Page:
A Real Spy Story: Part Nineteen

This is the nineteenth part of a fiction serial, in 797 words.

When I went to her house the next morning, Helen was back on form. She answered the door holding half of a bacon sandwich, with tomato ketchup smeared around her face like a toddler.

“Come in, I’ll make you some tea. I got up early and went shopping. Would you like a bacon sandwich, Martin?”

Saying no thanks to the sandwich, I set up as she made my tea. She came back in the room with two more bacon sandwiches on a plate, both leaking the red ketchup.

“The guards in that prison were more talkative. One who usually brought my food told me her name was Alina. She explained that I was on that corridor all on my own, and the guards all knew I could speak Russian and that I was a foreign spy. I denied that of course, and Alina laughed and shook her head at me, telling me not to lie. I asked her if I could have a hairbrush for when my hair grew back, and if there was some way of getting some fresh fruit, and cigarettes. She said that anything was possible, as long as I had something to offer in return. Of course, I had nothing of value, so gave up asking. Then on the fourth day, a guard called Olga came into my cell to take me to see the governor. As we walked to the office, she mumbled that she could get me cigarettes, but she wanted me to teach her English. I agreed of course, and she winked at me as we stopped outside the room”.

Helen paused to eat three more halves of her sandwiches before continuing, washing them down with her usual beverage of choice, vodka.

“Governor Makarova was an attractive woman in her thirties. Her uniform looked tailored and well fitting. She wore her hair in a bun, and had lots of make-up on. I had to stand in front of her desk, with Olga next to me as she spoke. She said that I was going to be detained indefinitely in that women’s prison, with no association allowed. I would be given a padded jacket for the winter, allowed books, and provided with one main meal a day, and one snack. Two cups of hot tea, and one flask of water daily would be all I was allowed to drink. I was expected to only speak when asked a question, and to behave impeccably, following any instructions from the guards. Failure to cooperate would result in being moved to a solitary cell, and dry rations. She said that proper medical care would be provided, and I could ask a guard if I wanted to see the nurse. Then she made me sign a document that I understood the conditions of my imprisonment, and handed me a copy. On the way back to my cell Olga whispered that she would bring cigarettes when she was next on night duty. But if I told anyone, she would say I attacked her and that would be very bad for me”.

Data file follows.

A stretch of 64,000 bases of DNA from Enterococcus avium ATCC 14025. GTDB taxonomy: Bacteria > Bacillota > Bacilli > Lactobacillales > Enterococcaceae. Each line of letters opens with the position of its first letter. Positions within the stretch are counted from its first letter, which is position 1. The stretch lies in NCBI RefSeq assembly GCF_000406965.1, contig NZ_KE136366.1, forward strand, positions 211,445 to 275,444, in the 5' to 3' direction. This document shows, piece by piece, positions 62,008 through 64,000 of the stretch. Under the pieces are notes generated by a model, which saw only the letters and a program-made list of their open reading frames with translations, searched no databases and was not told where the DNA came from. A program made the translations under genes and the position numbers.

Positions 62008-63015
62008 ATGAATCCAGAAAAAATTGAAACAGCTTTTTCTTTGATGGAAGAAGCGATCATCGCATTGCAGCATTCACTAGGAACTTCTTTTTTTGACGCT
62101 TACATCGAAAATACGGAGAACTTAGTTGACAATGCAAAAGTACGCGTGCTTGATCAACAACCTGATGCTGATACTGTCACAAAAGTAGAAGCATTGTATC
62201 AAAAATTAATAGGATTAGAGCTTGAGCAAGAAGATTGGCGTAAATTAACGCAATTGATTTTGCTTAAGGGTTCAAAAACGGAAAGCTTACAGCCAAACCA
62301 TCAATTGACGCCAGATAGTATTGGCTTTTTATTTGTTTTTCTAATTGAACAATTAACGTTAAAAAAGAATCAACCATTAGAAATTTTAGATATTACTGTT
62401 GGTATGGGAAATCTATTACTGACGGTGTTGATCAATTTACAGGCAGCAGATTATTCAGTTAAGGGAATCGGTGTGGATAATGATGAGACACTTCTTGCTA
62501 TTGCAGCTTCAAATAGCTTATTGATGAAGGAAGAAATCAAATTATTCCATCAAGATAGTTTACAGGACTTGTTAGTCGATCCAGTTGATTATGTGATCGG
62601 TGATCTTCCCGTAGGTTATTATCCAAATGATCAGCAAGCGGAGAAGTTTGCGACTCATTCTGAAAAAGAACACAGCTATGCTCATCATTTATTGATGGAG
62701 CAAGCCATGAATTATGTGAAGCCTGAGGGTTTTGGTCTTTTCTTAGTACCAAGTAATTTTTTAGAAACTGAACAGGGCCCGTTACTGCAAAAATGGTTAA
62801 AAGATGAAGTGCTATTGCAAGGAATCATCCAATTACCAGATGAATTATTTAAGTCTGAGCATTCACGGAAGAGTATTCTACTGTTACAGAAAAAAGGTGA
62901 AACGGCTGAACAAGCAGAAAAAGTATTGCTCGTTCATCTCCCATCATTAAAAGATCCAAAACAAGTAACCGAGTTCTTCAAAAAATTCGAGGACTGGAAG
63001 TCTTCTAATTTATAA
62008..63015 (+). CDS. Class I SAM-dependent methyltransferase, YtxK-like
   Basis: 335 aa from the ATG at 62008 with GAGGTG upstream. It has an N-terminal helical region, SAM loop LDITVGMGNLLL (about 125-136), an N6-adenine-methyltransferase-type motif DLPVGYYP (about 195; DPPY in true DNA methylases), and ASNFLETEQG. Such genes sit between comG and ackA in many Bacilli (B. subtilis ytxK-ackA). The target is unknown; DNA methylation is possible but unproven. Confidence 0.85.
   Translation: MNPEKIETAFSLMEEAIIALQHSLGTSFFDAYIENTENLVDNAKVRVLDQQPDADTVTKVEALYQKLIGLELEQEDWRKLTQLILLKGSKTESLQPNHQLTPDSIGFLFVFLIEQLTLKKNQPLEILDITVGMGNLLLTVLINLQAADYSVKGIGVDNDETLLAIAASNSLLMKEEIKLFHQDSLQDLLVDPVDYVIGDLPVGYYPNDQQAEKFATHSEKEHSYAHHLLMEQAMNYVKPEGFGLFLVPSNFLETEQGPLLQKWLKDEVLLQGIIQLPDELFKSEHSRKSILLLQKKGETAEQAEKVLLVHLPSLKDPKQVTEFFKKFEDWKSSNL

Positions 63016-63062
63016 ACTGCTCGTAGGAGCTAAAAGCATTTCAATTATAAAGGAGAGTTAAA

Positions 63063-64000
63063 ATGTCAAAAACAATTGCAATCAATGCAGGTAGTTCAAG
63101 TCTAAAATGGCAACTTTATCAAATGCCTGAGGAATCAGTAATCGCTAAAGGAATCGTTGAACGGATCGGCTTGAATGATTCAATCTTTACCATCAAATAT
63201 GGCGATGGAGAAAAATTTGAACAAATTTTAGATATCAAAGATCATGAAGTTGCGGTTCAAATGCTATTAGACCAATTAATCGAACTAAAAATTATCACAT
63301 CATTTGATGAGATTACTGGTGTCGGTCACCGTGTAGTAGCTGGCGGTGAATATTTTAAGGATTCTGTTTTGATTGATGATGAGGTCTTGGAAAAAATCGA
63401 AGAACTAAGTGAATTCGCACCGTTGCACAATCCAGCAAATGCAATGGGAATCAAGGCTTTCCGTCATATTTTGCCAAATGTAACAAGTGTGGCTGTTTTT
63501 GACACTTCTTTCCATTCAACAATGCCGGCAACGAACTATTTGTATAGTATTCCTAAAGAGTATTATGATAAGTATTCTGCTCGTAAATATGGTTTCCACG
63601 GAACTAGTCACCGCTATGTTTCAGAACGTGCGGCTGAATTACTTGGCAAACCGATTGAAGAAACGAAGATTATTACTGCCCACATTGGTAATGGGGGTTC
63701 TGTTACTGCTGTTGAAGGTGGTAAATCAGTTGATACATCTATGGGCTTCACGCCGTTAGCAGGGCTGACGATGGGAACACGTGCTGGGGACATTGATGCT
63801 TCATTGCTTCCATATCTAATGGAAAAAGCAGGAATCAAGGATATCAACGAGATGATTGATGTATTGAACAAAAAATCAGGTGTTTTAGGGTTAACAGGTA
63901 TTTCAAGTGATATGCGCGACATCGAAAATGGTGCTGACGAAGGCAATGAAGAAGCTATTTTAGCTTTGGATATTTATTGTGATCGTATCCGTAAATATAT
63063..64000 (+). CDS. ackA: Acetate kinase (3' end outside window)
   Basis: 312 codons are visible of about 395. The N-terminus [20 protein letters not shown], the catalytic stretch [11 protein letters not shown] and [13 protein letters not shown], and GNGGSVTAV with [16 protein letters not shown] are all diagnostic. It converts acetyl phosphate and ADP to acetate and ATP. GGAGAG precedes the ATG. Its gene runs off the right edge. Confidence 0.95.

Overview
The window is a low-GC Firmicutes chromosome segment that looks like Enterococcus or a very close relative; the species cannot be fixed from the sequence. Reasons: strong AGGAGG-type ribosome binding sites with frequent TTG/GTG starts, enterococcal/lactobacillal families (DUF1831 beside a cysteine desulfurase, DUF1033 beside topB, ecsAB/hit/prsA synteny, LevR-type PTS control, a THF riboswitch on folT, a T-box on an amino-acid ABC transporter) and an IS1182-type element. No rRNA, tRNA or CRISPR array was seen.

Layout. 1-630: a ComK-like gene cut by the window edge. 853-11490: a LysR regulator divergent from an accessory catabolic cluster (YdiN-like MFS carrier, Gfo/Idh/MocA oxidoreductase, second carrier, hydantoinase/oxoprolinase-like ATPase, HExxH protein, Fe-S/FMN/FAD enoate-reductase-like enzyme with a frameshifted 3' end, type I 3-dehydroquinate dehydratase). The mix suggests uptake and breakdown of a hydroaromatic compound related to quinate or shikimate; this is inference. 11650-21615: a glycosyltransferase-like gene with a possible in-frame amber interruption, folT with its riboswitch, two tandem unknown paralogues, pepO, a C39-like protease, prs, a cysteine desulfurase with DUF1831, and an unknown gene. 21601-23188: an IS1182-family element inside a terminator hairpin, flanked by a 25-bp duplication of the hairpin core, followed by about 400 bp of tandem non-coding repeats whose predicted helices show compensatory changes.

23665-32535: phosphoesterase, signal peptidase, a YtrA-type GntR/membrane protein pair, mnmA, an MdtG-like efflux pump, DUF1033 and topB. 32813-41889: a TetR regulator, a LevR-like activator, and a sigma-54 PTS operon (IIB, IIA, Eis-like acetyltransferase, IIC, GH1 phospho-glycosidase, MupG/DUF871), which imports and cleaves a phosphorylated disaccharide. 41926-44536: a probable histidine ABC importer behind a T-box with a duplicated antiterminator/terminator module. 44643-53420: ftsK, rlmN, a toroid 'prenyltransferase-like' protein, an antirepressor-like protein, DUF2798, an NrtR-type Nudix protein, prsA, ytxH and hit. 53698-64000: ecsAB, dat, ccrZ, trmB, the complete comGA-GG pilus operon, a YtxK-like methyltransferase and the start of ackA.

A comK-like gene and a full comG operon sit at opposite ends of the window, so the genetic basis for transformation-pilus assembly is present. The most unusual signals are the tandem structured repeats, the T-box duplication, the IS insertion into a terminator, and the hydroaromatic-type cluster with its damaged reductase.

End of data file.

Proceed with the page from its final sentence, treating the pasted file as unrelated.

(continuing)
Downing the vodka, Helen finished the last bit of her sandwiches, and slid her plate onto the small table. She refilled the glass from a bottle next to her chair. There had been no mention of how much longer her story would last, and she hadn’t asked how I had managed to stay on longer than arranged. I had bought extra clothes, and used a laundry service through the hotel. But none of that had seemed to enter Helen’s head. She had not asked one single question about me, my life, or my family.

“Before Olga rostered around to night duty, I got a bad toothache one night. Hardly surprising, after so long without a toothbrush, and existing on a diet containing almost no vitamins whatsoever. I asked Alina if I could see a dentist, and had to wait until late afternoon before she came to take me to what was a small hospital wing on the other part of the prison. They had obviously locked up all the regular criminal prisoners, as I walked there without seeing anyone. The dentist was a woman, and she looked like someone’s old granny. She had no assistant, and the chair and equipment looked like as if it hadn’t been updated since the nineteen-twenties. After a lot of painful scraping around accompanied by various profanities, the dentist put a rubber mask over my face, and knocked me unconscious with gas”.